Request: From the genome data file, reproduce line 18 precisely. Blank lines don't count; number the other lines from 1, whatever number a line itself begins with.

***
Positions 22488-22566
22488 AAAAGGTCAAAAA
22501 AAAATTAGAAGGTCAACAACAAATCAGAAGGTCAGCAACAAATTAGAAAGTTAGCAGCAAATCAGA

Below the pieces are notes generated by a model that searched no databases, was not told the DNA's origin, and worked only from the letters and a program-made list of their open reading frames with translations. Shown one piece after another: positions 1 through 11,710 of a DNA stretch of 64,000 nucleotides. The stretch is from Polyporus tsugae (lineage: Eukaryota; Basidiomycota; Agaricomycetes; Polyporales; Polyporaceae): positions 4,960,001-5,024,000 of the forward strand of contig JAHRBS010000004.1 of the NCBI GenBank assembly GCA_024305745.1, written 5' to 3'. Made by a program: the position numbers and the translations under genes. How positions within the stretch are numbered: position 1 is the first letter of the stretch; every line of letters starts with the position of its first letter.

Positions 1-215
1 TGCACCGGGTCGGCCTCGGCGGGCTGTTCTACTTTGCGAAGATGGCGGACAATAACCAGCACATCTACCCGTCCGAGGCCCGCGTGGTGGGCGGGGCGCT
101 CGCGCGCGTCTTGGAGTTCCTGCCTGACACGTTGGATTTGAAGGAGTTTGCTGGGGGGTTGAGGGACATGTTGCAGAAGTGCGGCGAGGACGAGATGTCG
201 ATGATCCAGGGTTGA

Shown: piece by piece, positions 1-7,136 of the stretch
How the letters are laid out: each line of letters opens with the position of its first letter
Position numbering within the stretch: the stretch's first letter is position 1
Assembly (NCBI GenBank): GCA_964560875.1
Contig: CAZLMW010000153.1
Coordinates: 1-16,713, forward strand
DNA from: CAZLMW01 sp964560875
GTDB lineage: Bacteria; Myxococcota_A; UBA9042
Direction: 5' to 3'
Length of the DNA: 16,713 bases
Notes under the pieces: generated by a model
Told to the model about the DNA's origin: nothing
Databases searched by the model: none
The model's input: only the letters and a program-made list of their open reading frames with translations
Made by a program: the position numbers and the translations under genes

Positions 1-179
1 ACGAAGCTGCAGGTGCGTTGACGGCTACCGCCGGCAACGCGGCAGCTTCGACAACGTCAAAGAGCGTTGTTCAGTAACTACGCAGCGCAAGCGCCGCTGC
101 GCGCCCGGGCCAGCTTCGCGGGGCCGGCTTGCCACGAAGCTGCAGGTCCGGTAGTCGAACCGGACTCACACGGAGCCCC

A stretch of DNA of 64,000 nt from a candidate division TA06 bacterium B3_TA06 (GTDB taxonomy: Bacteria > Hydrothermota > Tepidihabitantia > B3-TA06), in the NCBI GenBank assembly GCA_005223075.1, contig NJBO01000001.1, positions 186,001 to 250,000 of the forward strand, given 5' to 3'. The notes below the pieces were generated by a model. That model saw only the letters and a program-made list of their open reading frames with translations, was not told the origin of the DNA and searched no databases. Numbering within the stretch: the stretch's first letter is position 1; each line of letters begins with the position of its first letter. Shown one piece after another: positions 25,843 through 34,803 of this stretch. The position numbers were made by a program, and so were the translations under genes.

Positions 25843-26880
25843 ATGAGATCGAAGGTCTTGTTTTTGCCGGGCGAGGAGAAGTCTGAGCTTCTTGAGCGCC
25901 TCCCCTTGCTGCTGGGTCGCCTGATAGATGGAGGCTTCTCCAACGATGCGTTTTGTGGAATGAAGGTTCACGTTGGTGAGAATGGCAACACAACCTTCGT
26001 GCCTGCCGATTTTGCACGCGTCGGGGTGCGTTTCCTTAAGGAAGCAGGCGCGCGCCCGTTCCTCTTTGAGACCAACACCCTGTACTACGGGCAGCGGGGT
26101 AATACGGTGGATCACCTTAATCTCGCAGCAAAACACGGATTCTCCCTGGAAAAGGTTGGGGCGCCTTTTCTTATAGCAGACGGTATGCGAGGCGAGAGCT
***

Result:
Length of the DNA: 16,713 bases